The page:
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J Korean Soc Emerg Med > Volume 22(6); 2011 > Article
Journal of The Korean Society of Emergency Medicine 2011;22(6): 615-622.
Analysis of Factors Influencing the Severity of Cultivator-Related Trauma patients and Correlation between these Factors
Jong Hoon Oh, Hyoung Youn Lee, Byung Kook Lee, Hyun Ho Ryu, Kyung Woon Jeung, Tag Heo, Yong Il Min
Department of Emergency Medicine, School of Medicine, Chonnam National University, Gwangju, Korea. oriryu@hanmail.net
ABSTRACT
PURPOSE:
Rural areas of Korea are already aged societies, and the victims of trauma in these areas are increasingly associated with an elderly demographic and farm equipment use. In addition, rural medical services are often not well supported. The purpose of this study was to evaluate the factors that influence the severity and prognosis of cultivator-related trauma, and the correlations between these factors.
METHODS:
We retrospectively analyzed patients who visited the Chonnam National University Hospital emergence center due to cultivator-related trauma, from January 2006 to December 2010. The injury severity of these patients was analyzed according to the injury severity score (ISS), the revised trauma score (RTS), the new injury severity score (NISS) and the trauma score and injury severity score (TRISS).
RESULTS:
A total of 376 cases, 322 male and 54 female, of cultivator-related trauma were reviewed. Patient ages ranged from 25 to 85 years (median, 57 years). Patients were divided into two age groups, those older than 65-years of age and those younger than 65. The primary causes of traumatic injury were falling down (57.2%), and vehicle overturning (16.5%). The site most frequently injured was the chest (35.1%). Rate of acute complication was 29.8% and operation was required in 41% of cases. The average ISS was 9.0 (median range [quartile], 4-16). ISS, NISS, RTS and TRISS were statistically correlated with the mechanism of injury, site of injury, and mortality and complication rates. In particular, TRISS was significantly lower in cultivator-related trauma for those older than 65-years of age.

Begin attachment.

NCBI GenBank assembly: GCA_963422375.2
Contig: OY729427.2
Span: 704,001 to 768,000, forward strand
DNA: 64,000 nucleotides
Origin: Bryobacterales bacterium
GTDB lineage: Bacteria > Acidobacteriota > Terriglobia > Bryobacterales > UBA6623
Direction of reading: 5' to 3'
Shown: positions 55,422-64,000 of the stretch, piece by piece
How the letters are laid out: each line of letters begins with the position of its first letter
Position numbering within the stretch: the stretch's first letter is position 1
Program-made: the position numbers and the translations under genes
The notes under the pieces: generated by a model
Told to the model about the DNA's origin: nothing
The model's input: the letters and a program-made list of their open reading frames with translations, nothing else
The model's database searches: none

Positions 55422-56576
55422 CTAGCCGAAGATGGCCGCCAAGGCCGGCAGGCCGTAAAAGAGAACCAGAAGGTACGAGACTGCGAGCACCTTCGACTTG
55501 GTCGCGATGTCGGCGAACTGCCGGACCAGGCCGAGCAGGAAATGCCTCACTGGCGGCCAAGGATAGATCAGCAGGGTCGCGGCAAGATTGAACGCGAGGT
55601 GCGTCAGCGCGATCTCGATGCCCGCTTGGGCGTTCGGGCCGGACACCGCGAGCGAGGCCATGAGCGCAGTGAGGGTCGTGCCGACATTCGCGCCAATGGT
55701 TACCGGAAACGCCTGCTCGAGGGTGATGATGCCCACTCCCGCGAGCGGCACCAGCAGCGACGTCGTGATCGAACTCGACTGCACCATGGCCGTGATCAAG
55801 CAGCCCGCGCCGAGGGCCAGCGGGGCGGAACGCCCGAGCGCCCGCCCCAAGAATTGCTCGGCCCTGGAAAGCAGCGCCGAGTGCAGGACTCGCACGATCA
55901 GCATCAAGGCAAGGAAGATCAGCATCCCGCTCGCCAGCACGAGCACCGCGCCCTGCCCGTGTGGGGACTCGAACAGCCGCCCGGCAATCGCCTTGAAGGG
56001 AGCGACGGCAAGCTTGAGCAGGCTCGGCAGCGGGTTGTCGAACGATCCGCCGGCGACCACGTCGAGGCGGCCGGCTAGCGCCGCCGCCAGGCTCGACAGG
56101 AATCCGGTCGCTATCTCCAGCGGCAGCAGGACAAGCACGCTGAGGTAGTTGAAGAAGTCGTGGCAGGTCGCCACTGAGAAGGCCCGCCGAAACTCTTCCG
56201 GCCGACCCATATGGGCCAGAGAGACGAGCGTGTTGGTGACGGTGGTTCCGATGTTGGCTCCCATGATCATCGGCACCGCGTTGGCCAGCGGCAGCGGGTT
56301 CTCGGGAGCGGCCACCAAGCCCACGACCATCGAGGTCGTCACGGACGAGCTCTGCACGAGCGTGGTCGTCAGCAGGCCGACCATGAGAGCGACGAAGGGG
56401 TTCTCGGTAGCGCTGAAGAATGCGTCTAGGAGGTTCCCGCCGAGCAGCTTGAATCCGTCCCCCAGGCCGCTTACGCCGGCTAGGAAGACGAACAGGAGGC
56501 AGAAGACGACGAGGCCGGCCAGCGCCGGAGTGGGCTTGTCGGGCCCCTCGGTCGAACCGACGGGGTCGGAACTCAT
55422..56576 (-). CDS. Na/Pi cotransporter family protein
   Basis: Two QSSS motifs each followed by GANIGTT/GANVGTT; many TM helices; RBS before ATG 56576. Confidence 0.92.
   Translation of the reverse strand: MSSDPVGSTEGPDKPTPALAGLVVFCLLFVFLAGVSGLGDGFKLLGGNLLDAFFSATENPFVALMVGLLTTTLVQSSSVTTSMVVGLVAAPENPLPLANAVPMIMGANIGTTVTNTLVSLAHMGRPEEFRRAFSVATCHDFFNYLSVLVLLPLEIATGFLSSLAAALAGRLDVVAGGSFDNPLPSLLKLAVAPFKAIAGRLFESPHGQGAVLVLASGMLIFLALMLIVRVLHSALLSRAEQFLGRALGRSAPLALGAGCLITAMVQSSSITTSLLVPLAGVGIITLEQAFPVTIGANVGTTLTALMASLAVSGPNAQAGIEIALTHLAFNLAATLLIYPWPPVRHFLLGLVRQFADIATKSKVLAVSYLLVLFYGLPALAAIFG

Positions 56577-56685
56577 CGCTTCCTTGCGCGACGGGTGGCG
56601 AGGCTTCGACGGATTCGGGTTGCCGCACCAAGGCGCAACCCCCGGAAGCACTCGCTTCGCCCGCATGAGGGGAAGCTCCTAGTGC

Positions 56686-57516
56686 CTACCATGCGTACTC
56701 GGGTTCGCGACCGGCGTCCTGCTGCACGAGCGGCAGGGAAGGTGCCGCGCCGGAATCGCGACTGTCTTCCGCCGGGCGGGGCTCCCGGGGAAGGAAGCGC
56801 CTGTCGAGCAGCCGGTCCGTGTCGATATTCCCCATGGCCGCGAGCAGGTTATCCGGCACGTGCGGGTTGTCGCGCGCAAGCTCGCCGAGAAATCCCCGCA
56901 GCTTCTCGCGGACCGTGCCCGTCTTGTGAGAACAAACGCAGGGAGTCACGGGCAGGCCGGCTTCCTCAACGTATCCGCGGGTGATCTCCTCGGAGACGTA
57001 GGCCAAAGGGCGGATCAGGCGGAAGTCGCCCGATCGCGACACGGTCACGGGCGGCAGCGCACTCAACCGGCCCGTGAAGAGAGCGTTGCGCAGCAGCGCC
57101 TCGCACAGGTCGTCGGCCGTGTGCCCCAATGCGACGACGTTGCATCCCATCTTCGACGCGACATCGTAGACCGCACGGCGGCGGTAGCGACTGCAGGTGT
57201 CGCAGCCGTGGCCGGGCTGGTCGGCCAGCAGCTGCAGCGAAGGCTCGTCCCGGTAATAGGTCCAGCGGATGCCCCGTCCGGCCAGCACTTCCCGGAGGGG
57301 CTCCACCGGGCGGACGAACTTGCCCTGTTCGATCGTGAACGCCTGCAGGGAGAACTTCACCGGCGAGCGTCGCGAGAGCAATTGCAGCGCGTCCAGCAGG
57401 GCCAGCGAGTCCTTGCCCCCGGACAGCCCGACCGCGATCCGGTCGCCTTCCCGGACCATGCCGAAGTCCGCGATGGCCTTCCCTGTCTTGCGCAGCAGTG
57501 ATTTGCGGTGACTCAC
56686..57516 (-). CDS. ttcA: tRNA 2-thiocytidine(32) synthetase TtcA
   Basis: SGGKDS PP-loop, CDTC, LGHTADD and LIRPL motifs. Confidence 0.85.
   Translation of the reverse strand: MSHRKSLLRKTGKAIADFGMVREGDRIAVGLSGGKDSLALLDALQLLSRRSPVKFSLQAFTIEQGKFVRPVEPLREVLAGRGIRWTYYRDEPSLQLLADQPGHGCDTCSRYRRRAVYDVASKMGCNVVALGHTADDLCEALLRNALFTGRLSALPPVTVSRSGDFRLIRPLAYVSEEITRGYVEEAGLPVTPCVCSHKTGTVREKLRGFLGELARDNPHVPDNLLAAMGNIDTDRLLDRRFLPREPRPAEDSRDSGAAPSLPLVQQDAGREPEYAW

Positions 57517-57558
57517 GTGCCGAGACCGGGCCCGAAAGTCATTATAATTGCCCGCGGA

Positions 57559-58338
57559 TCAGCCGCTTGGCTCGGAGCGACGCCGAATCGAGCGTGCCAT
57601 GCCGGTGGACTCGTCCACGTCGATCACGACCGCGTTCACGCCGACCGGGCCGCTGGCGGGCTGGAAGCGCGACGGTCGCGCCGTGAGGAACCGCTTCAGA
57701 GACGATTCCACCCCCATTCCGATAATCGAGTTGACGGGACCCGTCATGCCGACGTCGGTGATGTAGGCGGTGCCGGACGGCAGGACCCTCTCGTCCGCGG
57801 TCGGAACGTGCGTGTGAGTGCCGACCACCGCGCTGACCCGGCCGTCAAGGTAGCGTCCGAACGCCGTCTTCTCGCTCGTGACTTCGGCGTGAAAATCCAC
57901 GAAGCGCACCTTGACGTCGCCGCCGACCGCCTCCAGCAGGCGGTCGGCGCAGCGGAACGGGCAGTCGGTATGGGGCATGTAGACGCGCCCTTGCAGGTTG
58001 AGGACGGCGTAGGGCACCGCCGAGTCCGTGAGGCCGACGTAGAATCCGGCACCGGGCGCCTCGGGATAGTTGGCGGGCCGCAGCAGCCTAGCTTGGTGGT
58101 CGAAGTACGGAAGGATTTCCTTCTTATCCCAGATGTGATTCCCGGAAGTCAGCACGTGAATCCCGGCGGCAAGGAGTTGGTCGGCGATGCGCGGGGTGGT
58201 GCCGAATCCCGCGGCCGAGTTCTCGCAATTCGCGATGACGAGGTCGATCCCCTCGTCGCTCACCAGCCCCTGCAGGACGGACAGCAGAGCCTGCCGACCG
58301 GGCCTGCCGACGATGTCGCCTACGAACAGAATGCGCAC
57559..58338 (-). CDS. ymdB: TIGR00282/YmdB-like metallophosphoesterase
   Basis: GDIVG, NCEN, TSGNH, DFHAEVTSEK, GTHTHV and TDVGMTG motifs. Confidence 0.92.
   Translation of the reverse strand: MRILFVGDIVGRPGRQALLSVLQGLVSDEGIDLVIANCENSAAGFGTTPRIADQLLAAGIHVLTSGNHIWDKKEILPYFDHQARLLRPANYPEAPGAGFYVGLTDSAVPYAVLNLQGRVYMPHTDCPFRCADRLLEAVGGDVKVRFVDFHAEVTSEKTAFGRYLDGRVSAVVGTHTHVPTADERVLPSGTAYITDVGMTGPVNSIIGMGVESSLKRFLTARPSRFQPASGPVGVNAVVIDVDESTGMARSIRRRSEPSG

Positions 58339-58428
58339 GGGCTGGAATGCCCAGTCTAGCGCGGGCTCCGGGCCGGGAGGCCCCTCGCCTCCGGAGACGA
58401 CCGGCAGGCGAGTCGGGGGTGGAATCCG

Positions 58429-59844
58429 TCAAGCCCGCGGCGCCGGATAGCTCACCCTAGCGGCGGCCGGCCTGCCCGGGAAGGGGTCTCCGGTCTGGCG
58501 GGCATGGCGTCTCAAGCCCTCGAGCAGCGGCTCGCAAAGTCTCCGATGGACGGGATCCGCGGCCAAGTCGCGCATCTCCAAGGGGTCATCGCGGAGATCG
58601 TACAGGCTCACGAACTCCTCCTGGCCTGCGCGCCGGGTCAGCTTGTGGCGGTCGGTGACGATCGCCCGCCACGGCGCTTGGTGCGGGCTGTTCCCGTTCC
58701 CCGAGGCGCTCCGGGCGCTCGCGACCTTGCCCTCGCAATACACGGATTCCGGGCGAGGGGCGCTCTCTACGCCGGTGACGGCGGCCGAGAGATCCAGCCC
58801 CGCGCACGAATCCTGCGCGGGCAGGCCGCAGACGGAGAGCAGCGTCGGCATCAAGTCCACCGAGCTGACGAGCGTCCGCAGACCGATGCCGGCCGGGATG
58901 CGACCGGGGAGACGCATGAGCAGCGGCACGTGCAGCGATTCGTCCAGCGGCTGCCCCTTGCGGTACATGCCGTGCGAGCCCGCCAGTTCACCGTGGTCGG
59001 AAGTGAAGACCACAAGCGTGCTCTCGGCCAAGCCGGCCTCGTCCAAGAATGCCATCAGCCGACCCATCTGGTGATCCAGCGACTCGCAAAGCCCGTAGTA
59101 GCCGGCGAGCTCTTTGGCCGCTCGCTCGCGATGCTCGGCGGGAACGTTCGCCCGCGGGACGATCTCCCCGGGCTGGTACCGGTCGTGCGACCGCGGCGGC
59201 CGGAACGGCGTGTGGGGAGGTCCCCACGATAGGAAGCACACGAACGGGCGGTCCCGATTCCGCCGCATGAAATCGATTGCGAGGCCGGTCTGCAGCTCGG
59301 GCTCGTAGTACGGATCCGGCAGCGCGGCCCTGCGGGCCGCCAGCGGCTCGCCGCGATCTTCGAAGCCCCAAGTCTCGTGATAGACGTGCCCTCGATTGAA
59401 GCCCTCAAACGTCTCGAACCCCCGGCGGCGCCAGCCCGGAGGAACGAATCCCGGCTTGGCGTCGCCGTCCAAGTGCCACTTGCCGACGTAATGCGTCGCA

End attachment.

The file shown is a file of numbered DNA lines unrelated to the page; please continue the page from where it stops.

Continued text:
CONCLUSION:
Among the severity indexes in assessing cultivator-related trauma, TRISS is helpful in assigning severity and predictable index in older, rural patients. However, this result is not representative of all possible cultivator-related traumas. A new statistical model is necessary to accurately analyze the severity and mortality in cases of cultivator-related trauma.
Key words: Cultivator-related trauma, Rural area, Trauma score, Trauma and injury severity score
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